The RedshiftDistance and VelocityDistance Laws
Abstract
The distinction between Hubble's linear redshiftdistance z(L) law and the linear velocitydistance V(L) law that emerged later is discussed, using first the expanding space paradigm and then the RobertsonWalker metric. The z(L) and V(L) laws are theoretically equivalent only in the limit of small redshifts, and failure to distinguish between the two laws obscures the basic elementary principles of modern cosmology. The linear V(L) law [V = HL, where H(t) is the Hubble term] applies quite generally in expanding homogeneous and isotropic cosmological models, and recession velocities can exceed the velocity of light. The z(L) relation in its linear form (cz = HL), however, has no theoretical basis and can be used only in the limit of small redshifts. In general, the z(L) relation is nonlinear (with the exception of exponentially expanding spaces) and must be derived separately for each particular model. The general distance redshift L(z) relation is obtained from the fundamental velocityredshift relation V(z) = cH_0_ {integral} dz/H(z) where H_0_ is the value of the Hubble term at the present epoch. Possible historical reasons for the confusion between the z(L) and V(L) laws, and why both are indiscriminately referred to as Hubble's law, are discussed. Subject headings cosmology: theory  galaxies: distances and redshifts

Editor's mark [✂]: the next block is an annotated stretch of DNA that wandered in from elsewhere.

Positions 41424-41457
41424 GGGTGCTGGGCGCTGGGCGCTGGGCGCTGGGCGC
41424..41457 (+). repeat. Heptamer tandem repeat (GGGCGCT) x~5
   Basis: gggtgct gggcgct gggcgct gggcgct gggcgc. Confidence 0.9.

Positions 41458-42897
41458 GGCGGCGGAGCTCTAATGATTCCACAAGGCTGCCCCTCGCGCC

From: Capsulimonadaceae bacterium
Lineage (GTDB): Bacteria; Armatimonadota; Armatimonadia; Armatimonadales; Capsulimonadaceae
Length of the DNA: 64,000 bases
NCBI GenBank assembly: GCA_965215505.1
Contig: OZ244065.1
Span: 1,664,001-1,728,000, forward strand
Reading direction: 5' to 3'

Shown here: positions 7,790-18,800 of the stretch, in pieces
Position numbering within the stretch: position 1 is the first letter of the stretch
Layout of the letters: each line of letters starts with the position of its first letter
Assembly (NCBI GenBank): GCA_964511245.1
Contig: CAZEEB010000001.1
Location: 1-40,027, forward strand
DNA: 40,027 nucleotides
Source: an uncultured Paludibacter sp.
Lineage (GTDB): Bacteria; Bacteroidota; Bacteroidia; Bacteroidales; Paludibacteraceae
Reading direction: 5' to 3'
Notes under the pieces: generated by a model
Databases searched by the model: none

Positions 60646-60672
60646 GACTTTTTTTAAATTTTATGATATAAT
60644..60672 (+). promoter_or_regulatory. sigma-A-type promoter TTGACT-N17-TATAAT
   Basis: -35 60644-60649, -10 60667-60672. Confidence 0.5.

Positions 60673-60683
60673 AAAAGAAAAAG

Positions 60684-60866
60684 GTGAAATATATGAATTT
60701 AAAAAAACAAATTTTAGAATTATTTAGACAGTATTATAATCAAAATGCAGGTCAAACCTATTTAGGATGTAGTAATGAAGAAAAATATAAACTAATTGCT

Publication:

The Astrophysical Journal
 Pub Date:
 January 1993
 DOI:
 10.1086/172179
 Bibcode:
 1993ApJ...403...28H
 Keywords:

 Computational Astrophysics;
 Cosmology;
 Distance;
 Red Shift;
 Universe;
 Astronomical Models;
 Hubble Constant;
 Astrophysics;
 COSMOLOGY: THEORY;
 GALAXIES: DISTANCES AND REDSHIFTS